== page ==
In a recent post, we discussed the overall importance of innovation and imagination in the spa industry. This week, we are further exploring this topic by discussing a couple of articles published by Mark Pollard, a professional strategist and VP of the Brooklyn based agency Brand Strategy, on this subject.
From the negative effects provoked by different business cultures to the development of a solid strategy based on innovation and creative thinking, the following lines provide useful insights for spas and wellness centres willing to build a better future for their businesses.
Business Cultures That Kill Innovation
Today, we have a proliferation of business cultures defined by rigid hierarchies where people tend to lose track of the ideas that are supposed to define their companies. This is why, according to Mark Pollard, very often “people can’t explain in plain English and in a sentence why the product is better than what else is on the market”.
Pollard blames this incapacity on the way different business cultures discourage innovative and creative ways of thinking. For instance, there is a monopoly of ideas where only some people can make a contribution to the creative process. This is particularly evident in companies with an overly-institutionalised behaviour.
Likewise, several business cultures encourage innovation only through the technical aspects of it. As stated by Pollard, several companies treat innovation as something to execute “‘because we can’ rather than ‘because people have a problem that we can solve’”. To make things worse, different business cultures tend to copy the impersonal language of their competitors to promote their products and services.
Identify Your Customer and Set Your Business Apart
In order to build a solid strategy for your business, it is crucial to identify from the very beginning the type of client you are serving, and the uniqueness of the products and/or services your business is providing the market with.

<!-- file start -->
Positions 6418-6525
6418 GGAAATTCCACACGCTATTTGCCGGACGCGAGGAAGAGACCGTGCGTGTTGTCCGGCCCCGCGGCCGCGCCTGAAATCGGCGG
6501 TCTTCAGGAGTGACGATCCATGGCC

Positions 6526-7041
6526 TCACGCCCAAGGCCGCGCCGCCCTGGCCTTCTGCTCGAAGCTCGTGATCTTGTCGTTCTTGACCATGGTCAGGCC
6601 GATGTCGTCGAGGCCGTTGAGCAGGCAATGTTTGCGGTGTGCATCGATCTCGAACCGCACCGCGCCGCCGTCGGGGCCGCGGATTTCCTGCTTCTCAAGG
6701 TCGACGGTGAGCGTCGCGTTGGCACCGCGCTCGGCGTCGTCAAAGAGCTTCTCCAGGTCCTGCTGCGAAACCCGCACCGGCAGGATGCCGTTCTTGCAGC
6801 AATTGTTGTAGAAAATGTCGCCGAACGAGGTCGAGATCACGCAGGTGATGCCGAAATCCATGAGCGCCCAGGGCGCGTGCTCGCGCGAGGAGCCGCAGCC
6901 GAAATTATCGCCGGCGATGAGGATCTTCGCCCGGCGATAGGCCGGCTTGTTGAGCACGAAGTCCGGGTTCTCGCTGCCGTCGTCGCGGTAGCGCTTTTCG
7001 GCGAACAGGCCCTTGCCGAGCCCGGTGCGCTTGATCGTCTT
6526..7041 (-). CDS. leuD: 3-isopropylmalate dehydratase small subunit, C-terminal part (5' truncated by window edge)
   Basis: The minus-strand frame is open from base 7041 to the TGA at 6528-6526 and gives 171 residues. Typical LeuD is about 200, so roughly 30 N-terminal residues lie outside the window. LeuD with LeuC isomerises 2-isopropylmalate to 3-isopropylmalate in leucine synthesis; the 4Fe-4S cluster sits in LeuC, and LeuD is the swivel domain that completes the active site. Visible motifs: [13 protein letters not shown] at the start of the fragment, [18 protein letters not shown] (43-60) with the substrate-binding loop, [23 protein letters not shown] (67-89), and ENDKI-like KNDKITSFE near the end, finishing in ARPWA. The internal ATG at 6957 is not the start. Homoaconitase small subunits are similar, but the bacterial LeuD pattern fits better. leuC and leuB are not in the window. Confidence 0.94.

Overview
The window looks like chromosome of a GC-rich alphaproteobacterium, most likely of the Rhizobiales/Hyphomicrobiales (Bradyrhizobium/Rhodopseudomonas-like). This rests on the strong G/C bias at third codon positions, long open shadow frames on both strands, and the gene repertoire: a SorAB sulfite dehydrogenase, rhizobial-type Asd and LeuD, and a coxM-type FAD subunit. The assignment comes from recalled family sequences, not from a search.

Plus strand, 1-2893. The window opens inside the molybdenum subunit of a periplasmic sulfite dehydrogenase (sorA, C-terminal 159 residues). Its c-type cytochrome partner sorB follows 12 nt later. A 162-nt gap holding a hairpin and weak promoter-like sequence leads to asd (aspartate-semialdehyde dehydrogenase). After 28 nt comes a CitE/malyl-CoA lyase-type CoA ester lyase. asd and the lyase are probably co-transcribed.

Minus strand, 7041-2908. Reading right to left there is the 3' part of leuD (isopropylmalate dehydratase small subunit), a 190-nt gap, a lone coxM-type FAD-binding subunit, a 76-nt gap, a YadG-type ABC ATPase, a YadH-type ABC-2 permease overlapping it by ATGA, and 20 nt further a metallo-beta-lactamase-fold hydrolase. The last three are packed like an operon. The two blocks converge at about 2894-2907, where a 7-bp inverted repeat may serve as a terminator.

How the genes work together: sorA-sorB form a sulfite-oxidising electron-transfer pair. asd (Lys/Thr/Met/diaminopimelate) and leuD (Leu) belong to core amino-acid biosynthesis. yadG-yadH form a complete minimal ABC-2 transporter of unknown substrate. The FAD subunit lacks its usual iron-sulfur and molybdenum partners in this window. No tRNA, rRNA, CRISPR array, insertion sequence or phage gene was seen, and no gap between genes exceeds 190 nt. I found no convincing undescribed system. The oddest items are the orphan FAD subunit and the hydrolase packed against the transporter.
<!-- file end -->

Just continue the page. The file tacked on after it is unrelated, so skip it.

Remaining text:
Throughout his extensive career, Mark Pollard has developed a model aimed at defining these two elements. This model works around three words: ‘for’ (who you want your customers to be), ‘only’ (what you do that is different), and ‘because’ (the explanation that may persuade someone to believe in the unique value of your product and/or service).
Once your business has been able to reach some sort of clarity about these words, you are in a good position to bring in some “research and a bit of lateral thinking” to enhance the whole strategic process. This is also the perfect time to embrace creativity and innovation.
In a different blog post, Mark Pollard shared a successful case that exemplifies the power of planning and creative thinking, something that allowed him and his creative team to sell 4.2 million hamburgers on behalf of McDonald’s. Although the spa industry is probably somewhere in the opposite side from a company like McDonald’s, the case shared by Pollard provides very useful tips and insights.
In the McDonalds case, the creative team was confronted with the challenge to name the next hamburger, and a very simple question: “How do we get people to feel good about eating beef at McDonald’s?” Instead of coming up with the next promotional campaign, the team went beyond its first goal focusing on client’s un-involvement, an issue that was affecting the company’s sales.
After a lot of thinking, the team came up with a strategic solution: Invite people to name it. Thanks to this strategy, people were actively involved and McDonald’s sales rose to levels that transformed this campaign into one of the most successful ones in the history of the company.
The planning process involved exhaustive interrogation of the problem, and a significant collaboration between different actors including the creative team, customers and all planning disciplines in the whole process. Collaborative thinking ended up playing a huge role in the whole process.
Building Success through Innovation
There are many things the spa industry can learn from the McDonald’s experience. The bottom line here relies on embracing innovation, creativity and customer engagement as the required pillars to support the initial strategy and ongoing campaigns that spas and wellness centres are planning to build towards the future.
The insights provided by Mark Pollard in his blog are relevant for the spa industry. In order to be successful, spas and wellness centres must be able to define and engage their customers and set apart their services. If they are able to add research, innovation, creativity and collaborative thinking into the process, they will be in a good position to take advantage of the broad range of opportunities provided by today’s changing market. It’s up to us.